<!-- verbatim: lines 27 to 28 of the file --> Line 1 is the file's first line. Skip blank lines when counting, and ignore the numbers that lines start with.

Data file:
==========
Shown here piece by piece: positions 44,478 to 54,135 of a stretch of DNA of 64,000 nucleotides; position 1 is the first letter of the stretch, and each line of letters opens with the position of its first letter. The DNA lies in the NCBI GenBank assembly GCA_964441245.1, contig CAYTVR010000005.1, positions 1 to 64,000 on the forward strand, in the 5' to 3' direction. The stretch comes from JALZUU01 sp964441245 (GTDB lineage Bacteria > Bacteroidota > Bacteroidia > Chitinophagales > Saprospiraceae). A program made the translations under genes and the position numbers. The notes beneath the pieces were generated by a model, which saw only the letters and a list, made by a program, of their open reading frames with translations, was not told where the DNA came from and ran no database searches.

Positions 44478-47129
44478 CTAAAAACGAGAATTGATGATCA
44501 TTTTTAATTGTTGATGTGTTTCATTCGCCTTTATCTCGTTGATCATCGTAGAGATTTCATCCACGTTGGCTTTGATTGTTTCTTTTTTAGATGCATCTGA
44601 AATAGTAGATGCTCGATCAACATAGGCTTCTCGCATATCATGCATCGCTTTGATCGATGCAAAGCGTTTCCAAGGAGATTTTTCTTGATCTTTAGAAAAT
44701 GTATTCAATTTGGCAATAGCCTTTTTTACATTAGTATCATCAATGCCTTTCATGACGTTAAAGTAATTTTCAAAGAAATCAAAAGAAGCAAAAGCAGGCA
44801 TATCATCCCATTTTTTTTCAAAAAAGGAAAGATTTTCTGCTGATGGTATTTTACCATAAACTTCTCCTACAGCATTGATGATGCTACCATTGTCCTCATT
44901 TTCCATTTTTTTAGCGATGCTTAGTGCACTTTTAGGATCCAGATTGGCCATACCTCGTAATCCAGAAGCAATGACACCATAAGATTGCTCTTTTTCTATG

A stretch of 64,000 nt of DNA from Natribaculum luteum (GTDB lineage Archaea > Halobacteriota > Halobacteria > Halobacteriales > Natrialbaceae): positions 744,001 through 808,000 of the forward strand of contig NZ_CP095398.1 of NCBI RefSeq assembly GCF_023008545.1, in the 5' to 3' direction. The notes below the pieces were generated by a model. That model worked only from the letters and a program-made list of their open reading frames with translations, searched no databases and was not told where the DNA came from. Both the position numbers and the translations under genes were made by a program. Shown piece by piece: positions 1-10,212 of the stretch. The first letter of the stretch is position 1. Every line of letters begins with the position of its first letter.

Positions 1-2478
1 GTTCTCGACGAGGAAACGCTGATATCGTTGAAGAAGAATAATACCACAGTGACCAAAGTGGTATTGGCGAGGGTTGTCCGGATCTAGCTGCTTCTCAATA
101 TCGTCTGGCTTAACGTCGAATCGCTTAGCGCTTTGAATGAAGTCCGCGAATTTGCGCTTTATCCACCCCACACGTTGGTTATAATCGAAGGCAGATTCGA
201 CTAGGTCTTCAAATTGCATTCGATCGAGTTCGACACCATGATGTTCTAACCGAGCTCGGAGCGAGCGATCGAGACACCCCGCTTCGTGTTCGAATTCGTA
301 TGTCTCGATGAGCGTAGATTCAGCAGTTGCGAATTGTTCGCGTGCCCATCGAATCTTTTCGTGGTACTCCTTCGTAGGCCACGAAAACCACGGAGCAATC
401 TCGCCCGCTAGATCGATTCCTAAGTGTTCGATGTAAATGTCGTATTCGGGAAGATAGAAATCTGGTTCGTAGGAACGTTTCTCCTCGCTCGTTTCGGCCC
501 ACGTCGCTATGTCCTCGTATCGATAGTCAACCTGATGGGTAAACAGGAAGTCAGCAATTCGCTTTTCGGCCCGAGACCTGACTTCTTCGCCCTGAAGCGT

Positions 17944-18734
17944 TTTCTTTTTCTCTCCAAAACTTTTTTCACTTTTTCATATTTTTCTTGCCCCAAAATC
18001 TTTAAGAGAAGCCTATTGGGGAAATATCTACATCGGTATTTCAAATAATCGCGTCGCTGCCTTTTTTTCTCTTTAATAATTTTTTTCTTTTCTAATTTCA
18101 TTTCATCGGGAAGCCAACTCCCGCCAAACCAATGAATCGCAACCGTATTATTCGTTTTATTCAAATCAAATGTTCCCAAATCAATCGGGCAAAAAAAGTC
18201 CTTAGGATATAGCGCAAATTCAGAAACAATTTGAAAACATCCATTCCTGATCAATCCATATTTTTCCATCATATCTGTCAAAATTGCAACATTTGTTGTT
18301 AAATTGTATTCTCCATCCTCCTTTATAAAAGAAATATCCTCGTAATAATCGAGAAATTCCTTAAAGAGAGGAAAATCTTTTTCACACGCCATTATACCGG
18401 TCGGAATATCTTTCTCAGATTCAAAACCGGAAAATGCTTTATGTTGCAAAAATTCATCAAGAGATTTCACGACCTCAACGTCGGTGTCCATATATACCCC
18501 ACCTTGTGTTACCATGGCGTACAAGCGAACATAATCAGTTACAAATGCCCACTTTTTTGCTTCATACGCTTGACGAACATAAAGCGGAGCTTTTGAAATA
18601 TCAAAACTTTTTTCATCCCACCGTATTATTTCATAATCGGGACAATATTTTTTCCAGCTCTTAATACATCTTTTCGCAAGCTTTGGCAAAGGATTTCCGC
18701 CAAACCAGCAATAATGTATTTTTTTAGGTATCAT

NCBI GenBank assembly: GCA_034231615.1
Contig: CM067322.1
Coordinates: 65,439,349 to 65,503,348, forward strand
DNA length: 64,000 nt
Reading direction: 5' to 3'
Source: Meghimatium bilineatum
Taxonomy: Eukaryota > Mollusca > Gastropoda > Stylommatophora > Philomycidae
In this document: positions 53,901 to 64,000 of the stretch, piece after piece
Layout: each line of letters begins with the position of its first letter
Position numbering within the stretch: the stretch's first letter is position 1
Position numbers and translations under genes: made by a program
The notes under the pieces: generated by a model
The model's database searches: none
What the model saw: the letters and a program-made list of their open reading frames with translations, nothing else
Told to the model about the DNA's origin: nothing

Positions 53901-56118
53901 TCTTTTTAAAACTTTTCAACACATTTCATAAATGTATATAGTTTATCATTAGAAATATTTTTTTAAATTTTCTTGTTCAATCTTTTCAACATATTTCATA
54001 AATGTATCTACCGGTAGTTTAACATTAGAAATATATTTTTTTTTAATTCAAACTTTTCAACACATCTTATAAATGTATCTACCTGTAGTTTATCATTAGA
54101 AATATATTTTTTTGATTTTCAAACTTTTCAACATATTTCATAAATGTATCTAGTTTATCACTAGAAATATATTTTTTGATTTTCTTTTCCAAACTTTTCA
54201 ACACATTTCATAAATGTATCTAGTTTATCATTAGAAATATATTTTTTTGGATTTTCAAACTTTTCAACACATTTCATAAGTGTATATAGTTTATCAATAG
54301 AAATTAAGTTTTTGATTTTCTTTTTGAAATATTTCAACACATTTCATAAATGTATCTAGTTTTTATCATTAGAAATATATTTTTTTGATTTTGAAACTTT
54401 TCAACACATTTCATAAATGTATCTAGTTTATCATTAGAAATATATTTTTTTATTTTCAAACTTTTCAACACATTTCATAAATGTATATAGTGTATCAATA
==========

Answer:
NCBI GenBank assembly: GCA_034231615.1
Contig: CM067322.1